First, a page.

I think that also comes through in your weekly writing—a sense of perspective rather than a simple thumbs-up/thumbs-down assessment. I was recently re-reading your piece on the future of criticism, “The Film Critic of Tomorrow, Today,” in The Magic Hour. We’ve recently had a lot of worry over this subject recently, though fortunately much of the hand-wringing and panel discussions seem to have quieted down a bit. You’ve always deemphasized this idea of the decline of film criticism.
I think that at first there was a certain meaningless debate about whether film criticism could even exist online, but that was kind of a red herring. I think the issue of what’s happening to criticism mirrors what’s happening to journalism in general. You don’t hear as much about the decline of art criticism or theater criticism or book criticism.
Thinking about Midnight Movies, which you co-wrote with Jonathan Rosenbaum, I wonder what you think of changes in reception. In some ways, that book implies that film culture is very much something that happens in the seats of movie theaters. Is that not something you feel nostalgic about?
It doesn’t pay to be nostalgic about something that’s a historical process. I mean, you can be, but it’s kind of an indulgence. I try to understand the historical forces that make certain things happen. Some people are nostalgic for the Hollywood of the 1970s—it’s never going to happen again. And if it does, it’ll come in another form. And I think it was somewhat overrated in any case.
Plenty of bad movies were made in the 70s.
The only thing is that the bad movies made then were more interesting.
This comes back to the question of positive and negative reviewing. One feature of your criticism is that, unlike many critics, you seem to put a lot of effort and interest into assessing the merits of what some might simply call a bad film.
Well, I see reviewing as a form of journalism. You’re reporting on something, and you get to be much more subjective and playful than you would be if you were simply reporting a news story, but I think that you need to provide a certain amount of information and context. People have been asking me since I started, “Should I go see this?” And I say, “How do I know? Does it sound like something you would want to see?” And that’s all you can do.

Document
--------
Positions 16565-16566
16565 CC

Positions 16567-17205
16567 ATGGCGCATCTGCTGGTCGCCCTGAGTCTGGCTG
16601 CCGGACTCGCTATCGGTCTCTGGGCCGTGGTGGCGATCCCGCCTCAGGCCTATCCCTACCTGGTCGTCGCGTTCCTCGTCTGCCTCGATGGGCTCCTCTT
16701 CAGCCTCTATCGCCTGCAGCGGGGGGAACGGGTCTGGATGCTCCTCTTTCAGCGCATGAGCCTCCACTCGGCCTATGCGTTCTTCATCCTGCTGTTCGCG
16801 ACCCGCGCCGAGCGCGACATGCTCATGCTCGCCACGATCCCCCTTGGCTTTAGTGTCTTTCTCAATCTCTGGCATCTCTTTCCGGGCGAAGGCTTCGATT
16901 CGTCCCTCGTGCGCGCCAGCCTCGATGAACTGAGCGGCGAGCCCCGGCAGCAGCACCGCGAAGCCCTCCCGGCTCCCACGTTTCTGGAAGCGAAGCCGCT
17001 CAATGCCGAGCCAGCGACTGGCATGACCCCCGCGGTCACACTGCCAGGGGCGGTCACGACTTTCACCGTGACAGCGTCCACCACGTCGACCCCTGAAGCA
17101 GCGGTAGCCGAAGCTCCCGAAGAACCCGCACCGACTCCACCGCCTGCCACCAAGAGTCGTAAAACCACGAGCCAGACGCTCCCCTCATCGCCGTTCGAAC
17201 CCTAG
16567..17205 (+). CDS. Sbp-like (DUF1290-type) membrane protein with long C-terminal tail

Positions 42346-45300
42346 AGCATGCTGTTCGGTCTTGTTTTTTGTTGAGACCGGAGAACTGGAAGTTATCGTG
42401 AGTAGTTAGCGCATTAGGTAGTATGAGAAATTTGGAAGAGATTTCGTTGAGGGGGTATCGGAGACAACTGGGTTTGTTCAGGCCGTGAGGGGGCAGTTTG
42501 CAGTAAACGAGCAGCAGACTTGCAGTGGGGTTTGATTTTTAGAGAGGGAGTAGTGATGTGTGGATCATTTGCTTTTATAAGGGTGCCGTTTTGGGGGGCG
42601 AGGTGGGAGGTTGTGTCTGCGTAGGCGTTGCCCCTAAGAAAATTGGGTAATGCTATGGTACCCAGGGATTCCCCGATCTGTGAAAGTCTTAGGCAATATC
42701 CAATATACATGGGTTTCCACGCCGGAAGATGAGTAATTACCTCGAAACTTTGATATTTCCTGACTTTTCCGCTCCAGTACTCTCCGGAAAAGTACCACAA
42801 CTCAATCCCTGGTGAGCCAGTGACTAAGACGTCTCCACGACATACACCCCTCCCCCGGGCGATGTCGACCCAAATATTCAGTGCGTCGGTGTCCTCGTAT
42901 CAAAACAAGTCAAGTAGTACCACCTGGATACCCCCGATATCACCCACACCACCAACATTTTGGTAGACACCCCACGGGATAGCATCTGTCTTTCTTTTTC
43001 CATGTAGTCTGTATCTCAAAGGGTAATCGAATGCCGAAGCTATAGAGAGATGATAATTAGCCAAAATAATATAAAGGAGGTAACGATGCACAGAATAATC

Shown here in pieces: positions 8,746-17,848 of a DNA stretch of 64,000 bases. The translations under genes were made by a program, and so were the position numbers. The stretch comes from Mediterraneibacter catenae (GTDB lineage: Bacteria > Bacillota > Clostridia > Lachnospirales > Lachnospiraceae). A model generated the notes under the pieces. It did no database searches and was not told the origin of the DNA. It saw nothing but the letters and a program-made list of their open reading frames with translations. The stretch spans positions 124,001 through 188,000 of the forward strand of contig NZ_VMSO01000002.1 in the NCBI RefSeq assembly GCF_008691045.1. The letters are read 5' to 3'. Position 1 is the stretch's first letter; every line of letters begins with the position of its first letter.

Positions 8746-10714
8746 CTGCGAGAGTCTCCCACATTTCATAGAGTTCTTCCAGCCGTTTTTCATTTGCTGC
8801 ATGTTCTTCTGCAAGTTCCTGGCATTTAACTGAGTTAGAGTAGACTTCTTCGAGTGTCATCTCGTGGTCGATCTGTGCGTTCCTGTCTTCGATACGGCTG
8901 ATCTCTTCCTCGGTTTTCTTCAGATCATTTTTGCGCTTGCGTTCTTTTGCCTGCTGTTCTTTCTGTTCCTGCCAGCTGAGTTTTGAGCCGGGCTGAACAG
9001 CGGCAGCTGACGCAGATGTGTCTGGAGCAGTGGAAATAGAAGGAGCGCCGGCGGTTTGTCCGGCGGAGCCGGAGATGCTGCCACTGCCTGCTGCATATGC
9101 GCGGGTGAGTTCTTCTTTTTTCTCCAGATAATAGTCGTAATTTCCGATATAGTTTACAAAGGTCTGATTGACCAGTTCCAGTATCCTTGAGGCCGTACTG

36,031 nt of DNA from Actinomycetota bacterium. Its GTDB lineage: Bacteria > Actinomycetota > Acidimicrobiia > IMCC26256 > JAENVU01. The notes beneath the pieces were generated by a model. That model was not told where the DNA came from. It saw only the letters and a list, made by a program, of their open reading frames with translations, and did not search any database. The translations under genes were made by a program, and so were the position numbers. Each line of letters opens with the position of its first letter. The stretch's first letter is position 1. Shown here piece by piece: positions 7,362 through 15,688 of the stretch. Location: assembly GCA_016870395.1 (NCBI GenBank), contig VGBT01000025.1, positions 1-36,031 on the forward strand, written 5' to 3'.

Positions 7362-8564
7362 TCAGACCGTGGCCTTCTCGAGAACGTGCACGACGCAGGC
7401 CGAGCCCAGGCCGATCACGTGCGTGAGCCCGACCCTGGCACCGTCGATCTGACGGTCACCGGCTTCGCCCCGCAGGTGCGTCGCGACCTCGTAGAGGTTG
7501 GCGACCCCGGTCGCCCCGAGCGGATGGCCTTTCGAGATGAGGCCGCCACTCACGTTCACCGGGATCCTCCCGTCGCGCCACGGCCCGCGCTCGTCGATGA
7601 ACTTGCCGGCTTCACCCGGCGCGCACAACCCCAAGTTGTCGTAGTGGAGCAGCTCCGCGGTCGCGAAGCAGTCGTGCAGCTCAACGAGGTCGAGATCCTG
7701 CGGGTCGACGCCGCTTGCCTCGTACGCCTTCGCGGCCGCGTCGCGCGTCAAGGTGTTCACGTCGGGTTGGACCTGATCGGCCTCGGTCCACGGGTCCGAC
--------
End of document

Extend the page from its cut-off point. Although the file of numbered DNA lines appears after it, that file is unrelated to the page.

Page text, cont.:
And in terms of bad movies: here’s an example. I thought that, in some respects, Black Swan was just terrible. But it wasn’t boring and it was so much fun to write about that I had to give it credit. I can’t really come down that hard on a movie that I enjoyed writing about, because it clearly had something about it.
There are people who enjoy panning something. I’d actually prefer to write positive reviews—if I can. But if you’re doing this once a week, you come across lots of things that you think are really just mediocre, where you think, “Why even have an opinion about it?”
Your next book in this series promises to be about the period after The Dream Life, leading up through the Reagan years.
Originally, this was all going to be one book, which turned out to be kind of an insane idea. I did have this chapter on Nashville and Jaws [in an anthology on the seventies]. But now I’m actually trying to do something else that I thought would be a quick project—a book for Verso about 21st century cinema. So, only on new stuff, and not as theorized, much more episodic. And then I was going to start working on the next book, but given the way I work, it’s never taken me less than five years to do something like this.